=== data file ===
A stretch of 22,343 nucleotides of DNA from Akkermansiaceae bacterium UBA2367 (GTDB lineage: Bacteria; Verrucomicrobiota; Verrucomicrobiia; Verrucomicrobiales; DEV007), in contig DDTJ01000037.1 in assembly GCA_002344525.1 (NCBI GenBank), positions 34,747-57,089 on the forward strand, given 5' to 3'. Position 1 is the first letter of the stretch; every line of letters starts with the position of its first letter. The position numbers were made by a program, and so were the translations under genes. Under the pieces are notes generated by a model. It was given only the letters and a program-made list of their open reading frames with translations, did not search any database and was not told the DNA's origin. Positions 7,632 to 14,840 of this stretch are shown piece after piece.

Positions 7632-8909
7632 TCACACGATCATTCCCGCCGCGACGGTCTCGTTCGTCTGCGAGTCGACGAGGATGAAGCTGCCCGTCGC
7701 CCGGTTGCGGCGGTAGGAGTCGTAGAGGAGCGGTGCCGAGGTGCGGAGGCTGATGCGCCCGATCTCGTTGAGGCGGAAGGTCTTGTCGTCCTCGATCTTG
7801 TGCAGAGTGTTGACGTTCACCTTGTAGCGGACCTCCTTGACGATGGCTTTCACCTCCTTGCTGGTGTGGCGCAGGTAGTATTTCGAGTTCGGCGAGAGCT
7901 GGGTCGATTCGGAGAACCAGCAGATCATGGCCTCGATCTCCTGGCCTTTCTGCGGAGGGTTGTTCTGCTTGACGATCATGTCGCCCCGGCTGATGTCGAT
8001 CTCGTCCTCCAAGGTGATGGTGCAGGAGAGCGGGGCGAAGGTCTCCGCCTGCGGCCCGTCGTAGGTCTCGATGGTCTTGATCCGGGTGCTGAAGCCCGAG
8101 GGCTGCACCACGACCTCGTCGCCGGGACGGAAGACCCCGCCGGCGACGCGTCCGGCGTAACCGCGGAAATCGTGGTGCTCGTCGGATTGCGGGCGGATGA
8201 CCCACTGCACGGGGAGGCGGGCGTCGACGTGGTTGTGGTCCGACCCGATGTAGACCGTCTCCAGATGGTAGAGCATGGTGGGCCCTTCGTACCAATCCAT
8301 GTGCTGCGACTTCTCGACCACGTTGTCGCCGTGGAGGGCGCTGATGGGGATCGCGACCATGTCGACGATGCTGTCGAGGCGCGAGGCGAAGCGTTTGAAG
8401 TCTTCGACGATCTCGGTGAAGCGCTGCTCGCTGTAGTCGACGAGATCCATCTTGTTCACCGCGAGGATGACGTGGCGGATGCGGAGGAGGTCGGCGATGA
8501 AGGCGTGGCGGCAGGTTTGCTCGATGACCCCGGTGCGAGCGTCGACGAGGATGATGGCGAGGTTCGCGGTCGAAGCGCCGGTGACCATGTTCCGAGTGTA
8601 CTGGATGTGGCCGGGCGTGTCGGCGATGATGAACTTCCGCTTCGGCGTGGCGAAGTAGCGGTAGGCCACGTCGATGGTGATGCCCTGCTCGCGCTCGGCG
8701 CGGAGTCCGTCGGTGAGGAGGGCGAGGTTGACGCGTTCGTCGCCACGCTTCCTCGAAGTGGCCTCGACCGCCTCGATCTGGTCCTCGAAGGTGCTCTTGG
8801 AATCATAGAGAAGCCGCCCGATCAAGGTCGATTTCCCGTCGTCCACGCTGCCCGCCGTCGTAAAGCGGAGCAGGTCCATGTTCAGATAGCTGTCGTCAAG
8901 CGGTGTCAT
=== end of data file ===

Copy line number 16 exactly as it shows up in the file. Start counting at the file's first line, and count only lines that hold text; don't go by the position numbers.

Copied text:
8901 CGGTGTCAT